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Arlington’s Englert becomes Eagle Scout

Kennedy Englert’s volunteers look on as he explains how to install the firepits at the Country Charm Park and Recreation Area in Arlington. - Courtesy Photo
Kennedy Englert’s volunteers look on as he explains how to install the firepits at the Country Charm Park and Recreation Area in Arlington.
— image credit: Courtesy Photo

ARLINGTON — Although Kennedy Englert of Boy Scout Troop 92 has since turned 15, he was only 14 when he was just recently awarded his Eagle Scout Rank at a Court of Honor in the Stillaguamish Valley Pioneer Hall.

“I always wanted to be like the older kids who were the leaders,” said Englert, an Arlington High School freshman who’s served as an assistant patrol leader and patrol leader, as well as scribe, before taking on his current role as the senior patrol leader for Troop 92. He’s also earned 23 merit badges and is working on his automotive maintenance, cooking and biking merit badges.

Englert’s career in Scouting started in first grade, when he became a Tiger Cub, and culminated with his Eagle Scout service project to install 24 campfire rings and build two large picnic tables at the Country Charm Park and Recreation Area in Arlington.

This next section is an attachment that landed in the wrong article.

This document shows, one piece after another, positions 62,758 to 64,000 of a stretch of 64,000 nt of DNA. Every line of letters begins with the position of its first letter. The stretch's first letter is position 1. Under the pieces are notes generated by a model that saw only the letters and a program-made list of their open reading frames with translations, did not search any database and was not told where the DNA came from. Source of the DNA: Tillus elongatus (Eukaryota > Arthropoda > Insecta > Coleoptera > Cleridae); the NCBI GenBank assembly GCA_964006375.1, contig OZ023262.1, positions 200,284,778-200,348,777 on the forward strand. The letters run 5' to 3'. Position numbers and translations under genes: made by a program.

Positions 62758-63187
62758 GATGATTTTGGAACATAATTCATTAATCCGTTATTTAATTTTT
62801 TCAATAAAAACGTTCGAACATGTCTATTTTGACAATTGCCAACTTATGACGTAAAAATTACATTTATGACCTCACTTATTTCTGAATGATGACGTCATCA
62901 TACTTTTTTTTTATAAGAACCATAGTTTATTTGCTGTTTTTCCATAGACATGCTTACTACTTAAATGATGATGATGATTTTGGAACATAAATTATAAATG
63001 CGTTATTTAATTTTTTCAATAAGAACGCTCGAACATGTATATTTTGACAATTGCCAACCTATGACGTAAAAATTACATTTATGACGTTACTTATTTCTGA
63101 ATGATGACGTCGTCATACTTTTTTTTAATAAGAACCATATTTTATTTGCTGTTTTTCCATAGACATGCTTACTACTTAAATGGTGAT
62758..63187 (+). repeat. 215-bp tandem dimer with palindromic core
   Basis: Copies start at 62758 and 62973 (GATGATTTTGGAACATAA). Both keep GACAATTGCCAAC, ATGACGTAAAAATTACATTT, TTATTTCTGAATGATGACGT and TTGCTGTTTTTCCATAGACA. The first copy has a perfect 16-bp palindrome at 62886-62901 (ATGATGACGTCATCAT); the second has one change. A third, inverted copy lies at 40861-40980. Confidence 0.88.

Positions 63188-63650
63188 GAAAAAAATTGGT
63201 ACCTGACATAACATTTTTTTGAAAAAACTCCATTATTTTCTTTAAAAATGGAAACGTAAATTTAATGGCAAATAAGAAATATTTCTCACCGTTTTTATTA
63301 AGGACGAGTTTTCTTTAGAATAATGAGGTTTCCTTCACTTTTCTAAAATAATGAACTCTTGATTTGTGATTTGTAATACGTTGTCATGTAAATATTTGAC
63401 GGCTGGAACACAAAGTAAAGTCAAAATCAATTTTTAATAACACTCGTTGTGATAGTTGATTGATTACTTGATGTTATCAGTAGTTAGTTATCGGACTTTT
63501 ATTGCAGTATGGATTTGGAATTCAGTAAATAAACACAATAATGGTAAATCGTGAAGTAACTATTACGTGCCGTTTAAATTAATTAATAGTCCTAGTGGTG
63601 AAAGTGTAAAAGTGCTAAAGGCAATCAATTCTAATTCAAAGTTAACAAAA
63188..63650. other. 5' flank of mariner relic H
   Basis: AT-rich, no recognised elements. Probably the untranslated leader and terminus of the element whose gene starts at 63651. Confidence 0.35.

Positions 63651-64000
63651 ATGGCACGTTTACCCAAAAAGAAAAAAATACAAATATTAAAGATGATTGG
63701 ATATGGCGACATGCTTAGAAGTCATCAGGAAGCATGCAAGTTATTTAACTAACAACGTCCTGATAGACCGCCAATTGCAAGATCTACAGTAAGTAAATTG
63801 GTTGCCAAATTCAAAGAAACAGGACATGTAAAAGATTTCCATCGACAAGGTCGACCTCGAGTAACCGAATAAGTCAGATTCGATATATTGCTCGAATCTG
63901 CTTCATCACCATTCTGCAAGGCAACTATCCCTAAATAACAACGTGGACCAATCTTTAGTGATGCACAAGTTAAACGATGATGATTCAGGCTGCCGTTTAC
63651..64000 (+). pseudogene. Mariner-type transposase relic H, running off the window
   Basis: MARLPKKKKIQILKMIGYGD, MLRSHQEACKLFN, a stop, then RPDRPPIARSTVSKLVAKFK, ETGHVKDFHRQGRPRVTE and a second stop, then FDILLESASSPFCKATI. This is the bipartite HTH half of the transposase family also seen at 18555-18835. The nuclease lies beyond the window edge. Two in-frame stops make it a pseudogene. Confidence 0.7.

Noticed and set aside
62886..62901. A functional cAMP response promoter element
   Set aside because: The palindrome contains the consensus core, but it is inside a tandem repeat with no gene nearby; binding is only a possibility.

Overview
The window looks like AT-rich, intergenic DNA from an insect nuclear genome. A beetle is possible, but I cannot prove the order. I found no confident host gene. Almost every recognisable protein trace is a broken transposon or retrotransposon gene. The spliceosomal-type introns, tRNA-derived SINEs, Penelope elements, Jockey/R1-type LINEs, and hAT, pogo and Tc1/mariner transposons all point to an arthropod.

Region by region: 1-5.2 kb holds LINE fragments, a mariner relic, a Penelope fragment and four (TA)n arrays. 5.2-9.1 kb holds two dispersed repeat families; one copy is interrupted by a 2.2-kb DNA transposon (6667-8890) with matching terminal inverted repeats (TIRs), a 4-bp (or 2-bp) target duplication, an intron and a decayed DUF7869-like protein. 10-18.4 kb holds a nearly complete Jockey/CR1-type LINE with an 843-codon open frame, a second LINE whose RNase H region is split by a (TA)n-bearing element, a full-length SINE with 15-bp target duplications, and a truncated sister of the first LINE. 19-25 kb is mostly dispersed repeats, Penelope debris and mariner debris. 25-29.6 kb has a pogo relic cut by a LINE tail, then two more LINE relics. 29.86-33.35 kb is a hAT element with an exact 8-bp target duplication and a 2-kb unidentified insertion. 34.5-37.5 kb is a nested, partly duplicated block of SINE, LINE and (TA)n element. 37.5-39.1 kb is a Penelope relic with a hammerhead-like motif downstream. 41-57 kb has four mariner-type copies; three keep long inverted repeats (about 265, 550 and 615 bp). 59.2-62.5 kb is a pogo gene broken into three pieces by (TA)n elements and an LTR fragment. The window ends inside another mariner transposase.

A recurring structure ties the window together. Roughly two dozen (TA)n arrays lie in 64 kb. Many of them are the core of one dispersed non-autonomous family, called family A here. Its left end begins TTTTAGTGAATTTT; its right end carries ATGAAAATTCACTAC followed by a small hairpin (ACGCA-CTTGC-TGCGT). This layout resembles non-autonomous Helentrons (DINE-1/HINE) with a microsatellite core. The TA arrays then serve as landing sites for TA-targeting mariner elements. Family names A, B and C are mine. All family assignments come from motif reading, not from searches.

“It took practically the whole troop,” said Englert, who enlisted 27 volunteers from the Scouts and family members of Troop 92 to devote 180 hours to completing the project, which he worked with city of Arlington Natural Resources Director Bill Blake to coordinate.

While Englert’s father Dave assisted with the construction, the city of Arlington purchased the concrete from Arlington Hardware & Lumber. Englert estimated that at least 80 hours were spent on planning, while the manual labor took place over the course of two Saturdays.

“I double-checked all the measurements,” Englert said. “The first weekend, we dug the holes. The second weekend, we poured the concrete and set the rings at a level so that they wouldn’t flood out.”

In the wake of his March 4 Court of Honor, Englert is still looking forward to three more years of Scouting, and plans to train as an assistant scoutmaster so that he can become a full scoutmaster after he’s aged out of being a Scout himself.

“I’ll try to pass on my knowledge and experience to other Scouts, to guide them toward becoming Eagle Scouts themselves,” Englert said. “I want to stay in as long as I can to help younger kids along their paths.”

“I’m happy that Scouting has been here to help mold boys into young men,” Englert’s mom Teri said. “We’re very grateful to all the adult volunteers who have given of their time for these outings as well.”

 

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